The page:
Governor Jerry Brown thinks fracking has "zero impact," but we know a few towns in the Central Valley that beg to differ.
Kern County is California's most-fracked county. It also has the worst air quality in the nation, as well as highly elevated rates of cancer and respiratory illness.1 Kern County residents are fighting back and have invited Governor Brown to come see the impacts of fracking for himself. We're urging him to take them up on the invitation.
This is what fracking looks like up close and personal.
The oil industry has been in Kern County for decades, but fracking has opened up new opportunities for expansion. For residents of towns like Shafter and Wasco, fracking means more extraction and more impacts on their health. More wells are popping up every day -- often just spitting distance from schoolyards, homes, churches, and farms -- and bringing with them an explosion of oil field traffic, methane flares, pipelines, and wastewater pits filled with secret chemical cocktails.
Climate change makes all this much worse, of course: the Central Valley is buckling under the ongoing drought, agricultural jobs are drying up, dust-borne Valley Fever is on the rise, and respiratory illnesses like asthma are exacerbated as temperatures rise.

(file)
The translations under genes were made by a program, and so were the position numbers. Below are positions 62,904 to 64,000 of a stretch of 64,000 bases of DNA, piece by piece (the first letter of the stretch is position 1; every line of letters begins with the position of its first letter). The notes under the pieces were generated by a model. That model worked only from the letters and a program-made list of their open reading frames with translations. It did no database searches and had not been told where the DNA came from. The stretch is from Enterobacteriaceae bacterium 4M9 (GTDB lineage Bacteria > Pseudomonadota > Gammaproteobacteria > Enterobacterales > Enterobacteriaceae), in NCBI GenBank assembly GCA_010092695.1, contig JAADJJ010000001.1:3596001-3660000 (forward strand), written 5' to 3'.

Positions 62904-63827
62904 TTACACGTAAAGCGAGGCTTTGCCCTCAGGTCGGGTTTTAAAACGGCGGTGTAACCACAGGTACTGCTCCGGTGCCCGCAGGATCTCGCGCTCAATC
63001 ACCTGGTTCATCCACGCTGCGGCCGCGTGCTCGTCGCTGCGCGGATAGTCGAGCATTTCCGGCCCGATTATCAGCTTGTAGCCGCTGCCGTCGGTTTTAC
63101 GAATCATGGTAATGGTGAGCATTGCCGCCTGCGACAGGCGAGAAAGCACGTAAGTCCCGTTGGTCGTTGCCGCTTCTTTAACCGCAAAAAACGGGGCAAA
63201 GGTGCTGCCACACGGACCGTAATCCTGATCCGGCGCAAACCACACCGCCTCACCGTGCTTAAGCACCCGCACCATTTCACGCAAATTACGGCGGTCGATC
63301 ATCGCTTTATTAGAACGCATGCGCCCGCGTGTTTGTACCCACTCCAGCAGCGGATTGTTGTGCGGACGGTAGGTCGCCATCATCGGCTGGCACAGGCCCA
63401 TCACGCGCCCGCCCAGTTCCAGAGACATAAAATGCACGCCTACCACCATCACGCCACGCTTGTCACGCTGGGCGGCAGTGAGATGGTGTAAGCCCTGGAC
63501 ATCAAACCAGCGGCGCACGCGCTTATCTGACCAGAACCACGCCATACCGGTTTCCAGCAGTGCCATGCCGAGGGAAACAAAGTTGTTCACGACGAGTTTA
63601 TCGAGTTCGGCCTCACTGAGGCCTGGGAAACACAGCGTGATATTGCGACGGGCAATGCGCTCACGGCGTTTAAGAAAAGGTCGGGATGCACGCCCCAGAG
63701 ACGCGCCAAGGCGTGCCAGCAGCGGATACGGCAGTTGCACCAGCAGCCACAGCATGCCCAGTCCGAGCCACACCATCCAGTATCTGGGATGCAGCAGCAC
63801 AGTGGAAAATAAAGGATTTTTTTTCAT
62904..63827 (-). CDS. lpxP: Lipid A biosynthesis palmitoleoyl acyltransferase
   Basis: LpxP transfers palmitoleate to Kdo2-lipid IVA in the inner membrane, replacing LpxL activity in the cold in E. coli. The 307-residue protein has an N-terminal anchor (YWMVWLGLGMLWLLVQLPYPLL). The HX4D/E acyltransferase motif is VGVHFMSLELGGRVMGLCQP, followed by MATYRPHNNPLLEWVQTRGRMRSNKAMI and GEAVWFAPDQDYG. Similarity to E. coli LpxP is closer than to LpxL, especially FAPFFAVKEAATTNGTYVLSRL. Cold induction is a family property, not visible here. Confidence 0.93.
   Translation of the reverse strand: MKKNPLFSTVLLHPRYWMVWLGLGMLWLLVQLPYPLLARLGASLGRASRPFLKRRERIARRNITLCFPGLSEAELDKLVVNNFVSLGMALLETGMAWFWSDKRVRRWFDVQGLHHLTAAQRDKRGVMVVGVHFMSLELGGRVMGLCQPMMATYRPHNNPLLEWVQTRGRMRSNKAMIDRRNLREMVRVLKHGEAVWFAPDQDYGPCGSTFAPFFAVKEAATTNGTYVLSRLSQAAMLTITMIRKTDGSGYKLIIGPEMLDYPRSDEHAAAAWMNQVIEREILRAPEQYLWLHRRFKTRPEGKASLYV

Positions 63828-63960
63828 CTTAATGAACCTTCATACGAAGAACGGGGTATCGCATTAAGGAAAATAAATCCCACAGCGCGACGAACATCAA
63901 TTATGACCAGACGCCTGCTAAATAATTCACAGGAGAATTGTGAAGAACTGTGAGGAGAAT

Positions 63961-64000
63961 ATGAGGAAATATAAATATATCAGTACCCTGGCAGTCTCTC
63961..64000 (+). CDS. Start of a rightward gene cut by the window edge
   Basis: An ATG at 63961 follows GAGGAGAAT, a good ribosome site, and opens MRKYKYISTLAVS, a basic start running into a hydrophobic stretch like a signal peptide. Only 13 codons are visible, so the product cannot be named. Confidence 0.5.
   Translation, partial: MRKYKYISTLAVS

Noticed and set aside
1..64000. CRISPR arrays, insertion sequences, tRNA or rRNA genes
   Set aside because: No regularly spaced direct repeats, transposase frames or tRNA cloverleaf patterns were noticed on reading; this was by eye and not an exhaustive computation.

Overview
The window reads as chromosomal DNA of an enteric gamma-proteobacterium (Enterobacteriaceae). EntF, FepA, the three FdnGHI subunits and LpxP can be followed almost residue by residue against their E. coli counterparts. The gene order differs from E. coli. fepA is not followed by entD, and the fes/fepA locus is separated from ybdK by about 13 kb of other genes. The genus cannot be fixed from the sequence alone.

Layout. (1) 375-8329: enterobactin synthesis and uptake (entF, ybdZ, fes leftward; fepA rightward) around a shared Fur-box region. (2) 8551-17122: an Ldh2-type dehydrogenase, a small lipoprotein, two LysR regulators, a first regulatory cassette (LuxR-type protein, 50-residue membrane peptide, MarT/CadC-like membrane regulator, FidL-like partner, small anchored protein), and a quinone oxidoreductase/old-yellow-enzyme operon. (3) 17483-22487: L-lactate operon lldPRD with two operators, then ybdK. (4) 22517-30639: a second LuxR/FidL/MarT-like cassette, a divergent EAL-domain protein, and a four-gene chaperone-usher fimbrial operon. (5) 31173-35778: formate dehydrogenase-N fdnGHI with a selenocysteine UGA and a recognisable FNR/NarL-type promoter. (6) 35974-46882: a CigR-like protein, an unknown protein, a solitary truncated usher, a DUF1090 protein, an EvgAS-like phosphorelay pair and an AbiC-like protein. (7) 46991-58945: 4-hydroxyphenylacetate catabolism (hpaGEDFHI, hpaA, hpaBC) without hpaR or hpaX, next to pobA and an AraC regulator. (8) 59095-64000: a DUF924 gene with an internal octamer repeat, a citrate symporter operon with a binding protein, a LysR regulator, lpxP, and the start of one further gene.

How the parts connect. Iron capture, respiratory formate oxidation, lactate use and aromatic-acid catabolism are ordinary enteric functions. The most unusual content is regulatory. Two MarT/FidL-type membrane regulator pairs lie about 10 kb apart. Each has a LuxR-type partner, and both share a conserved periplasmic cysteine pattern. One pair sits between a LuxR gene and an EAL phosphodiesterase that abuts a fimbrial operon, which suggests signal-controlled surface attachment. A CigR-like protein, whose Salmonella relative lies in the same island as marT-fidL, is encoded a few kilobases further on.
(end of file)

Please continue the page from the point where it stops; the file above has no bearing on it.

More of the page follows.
California is at a crossroads, and Governor Jerry Brown has a choice to make: go all-in on extreme energy, or finally say "enough is enough."
We're calling on him to end fracking in California, but we don't want him to just hear it from us. Take Kern County residents up on their invitation, Governor Brown. Go see what fracking looks like face to face with impacted residents in Shafter, CA.
Click here to read Kern County community members' letter to Governor Brown. Click here to learn more about the Center on Race, Poverty, and the Environment, which joins residents on the ground in working for healthy communities in the Central Valley.